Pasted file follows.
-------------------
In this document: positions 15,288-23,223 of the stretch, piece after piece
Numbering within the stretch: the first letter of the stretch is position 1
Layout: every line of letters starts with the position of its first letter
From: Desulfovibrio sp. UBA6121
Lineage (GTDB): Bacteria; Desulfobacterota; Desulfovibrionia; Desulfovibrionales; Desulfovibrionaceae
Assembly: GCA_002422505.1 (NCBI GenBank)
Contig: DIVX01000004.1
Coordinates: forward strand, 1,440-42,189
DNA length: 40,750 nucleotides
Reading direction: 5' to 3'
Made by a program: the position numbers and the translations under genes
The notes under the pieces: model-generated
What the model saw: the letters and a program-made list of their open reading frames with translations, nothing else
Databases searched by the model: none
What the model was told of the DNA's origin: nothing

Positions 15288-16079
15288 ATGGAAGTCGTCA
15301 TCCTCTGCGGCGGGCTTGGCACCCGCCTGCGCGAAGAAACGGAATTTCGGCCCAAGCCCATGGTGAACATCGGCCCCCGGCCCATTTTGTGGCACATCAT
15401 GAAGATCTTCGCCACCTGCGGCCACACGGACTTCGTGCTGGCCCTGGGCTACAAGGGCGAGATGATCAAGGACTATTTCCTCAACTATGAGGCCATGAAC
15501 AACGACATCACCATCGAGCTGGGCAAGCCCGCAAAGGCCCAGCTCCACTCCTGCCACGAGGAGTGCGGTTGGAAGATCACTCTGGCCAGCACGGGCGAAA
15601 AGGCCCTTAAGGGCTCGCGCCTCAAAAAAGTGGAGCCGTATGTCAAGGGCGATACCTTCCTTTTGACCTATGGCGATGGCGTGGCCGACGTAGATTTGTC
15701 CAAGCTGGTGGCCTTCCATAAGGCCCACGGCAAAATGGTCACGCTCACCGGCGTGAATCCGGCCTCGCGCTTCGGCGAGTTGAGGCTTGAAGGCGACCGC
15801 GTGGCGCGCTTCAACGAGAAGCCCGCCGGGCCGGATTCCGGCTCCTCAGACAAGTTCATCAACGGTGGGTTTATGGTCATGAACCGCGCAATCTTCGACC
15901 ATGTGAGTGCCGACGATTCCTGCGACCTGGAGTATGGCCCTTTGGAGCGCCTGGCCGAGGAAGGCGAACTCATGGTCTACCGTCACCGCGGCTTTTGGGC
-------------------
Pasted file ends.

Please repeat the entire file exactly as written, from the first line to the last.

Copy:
In this document: positions 15,288-23,223 of the stretch, piece after piece
Numbering within the stretch: the first letter of the stretch is position 1
Layout: every line of letters starts with the position of its first letter
From: Desulfovibrio sp. UBA6121
Lineage (GTDB): Bacteria; Desulfobacterota; Desulfovibrionia; Desulfovibrionales; Desulfovibrionaceae
Assembly: GCA_002422505.1 (NCBI GenBank)
Contig: DIVX01000004.1
Coordinates: forward strand, 1,440-42,189
DNA length: 40,750 nucleotides
Reading direction: 5' to 3'
Made by a program: the position numbers and the translations under genes
The notes under the pieces: model-generated
What the model saw: the letters and a program-made list of their open reading frames with translations, nothing else
Databases searched by the model: none
What the model was told of the DNA's origin: nothing

Positions 15288-16079
15288 ATGGAAGTCGTCA
15301 TCCTCTGCGGCGGGCTTGGCACCCGCCTGCGCGAAGAAACGGAATTTCGGCCCAAGCCCATGGTGAACATCGGCCCCCGGCCCATTTTGTGGCACATCAT
15401 GAAGATCTTCGCCACCTGCGGCCACACGGACTTCGTGCTGGCCCTGGGCTACAAGGGCGAGATGATCAAGGACTATTTCCTCAACTATGAGGCCATGAAC
15501 AACGACATCACCATCGAGCTGGGCAAGCCCGCAAAGGCCCAGCTCCACTCCTGCCACGAGGAGTGCGGTTGGAAGATCACTCTGGCCAGCACGGGCGAAA
15601 AGGCCCTTAAGGGCTCGCGCCTCAAAAAAGTGGAGCCGTATGTCAAGGGCGATACCTTCCTTTTGACCTATGGCGATGGCGTGGCCGACGTAGATTTGTC
15701 CAAGCTGGTGGCCTTCCATAAGGCCCACGGCAAAATGGTCACGCTCACCGGCGTGAATCCGGCCTCGCGCTTCGGCGAGTTGAGGCTTGAAGGCGACCGC
15801 GTGGCGCGCTTCAACGAGAAGCCCGCCGGGCCGGATTCCGGCTCCTCAGACAAGTTCATCAACGGTGGGTTTATGGTCATGAACCGCGCAATCTTCGACC
15901 ATGTGAGTGCCGACGATTCCTGCGACCTGGAGTATGGCCCTTTGGAGCGCCTGGCCGAGGAAGGCGAACTCATGGTCTACCGTCACCGCGGCTTTTGGGC